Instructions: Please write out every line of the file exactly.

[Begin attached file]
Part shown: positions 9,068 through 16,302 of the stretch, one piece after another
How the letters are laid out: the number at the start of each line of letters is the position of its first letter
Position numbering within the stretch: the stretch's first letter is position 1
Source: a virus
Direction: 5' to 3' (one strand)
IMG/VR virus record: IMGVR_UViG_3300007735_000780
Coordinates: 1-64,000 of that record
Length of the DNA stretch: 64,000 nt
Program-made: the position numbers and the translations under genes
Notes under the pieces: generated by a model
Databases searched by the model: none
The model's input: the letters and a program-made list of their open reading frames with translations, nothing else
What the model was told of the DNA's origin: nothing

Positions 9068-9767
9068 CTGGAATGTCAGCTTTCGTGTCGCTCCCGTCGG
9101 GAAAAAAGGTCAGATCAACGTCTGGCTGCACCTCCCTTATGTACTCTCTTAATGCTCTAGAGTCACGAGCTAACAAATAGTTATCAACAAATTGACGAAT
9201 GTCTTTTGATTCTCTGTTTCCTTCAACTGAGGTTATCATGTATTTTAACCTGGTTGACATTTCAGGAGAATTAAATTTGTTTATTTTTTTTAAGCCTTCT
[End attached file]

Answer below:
Part shown: positions 9,068 through 16,302 of the stretch, one piece after another
How the letters are laid out: the number at the start of each line of letters is the position of its first letter
Position numbering within the stretch: the stretch's first letter is position 1
Source: a virus
Direction: 5' to 3' (one strand)
IMG/VR virus record: IMGVR_UViG_3300007735_000780
Coordinates: 1-64,000 of that record
Length of the DNA stretch: 64,000 nt
Program-made: the position numbers and the translations under genes
Notes under the pieces: generated by a model
Databases searched by the model: none
The model's input: the letters and a program-made list of their open reading frames with translations, nothing else
What the model was told of the DNA's origin: nothing

Positions 9068-9767
9068 CTGGAATGTCAGCTTTCGTGTCGCTCCCGTCGG
9101 GAAAAAAGGTCAGATCAACGTCTGGCTGCACCTCCCTTATGTACTCTCTTAATGCTCTAGAGTCACGAGCTAACAAATAGTTATCAACAAATTGACGAAT
9201 GTCTTTTGATTCTCTGTTTCCTTCAACTGAGGTTATCATGTATTTTAACCTGGTTGACATTTCAGGAGAATTAAATTTGTTTATTTTTTTTAAGCCTTCT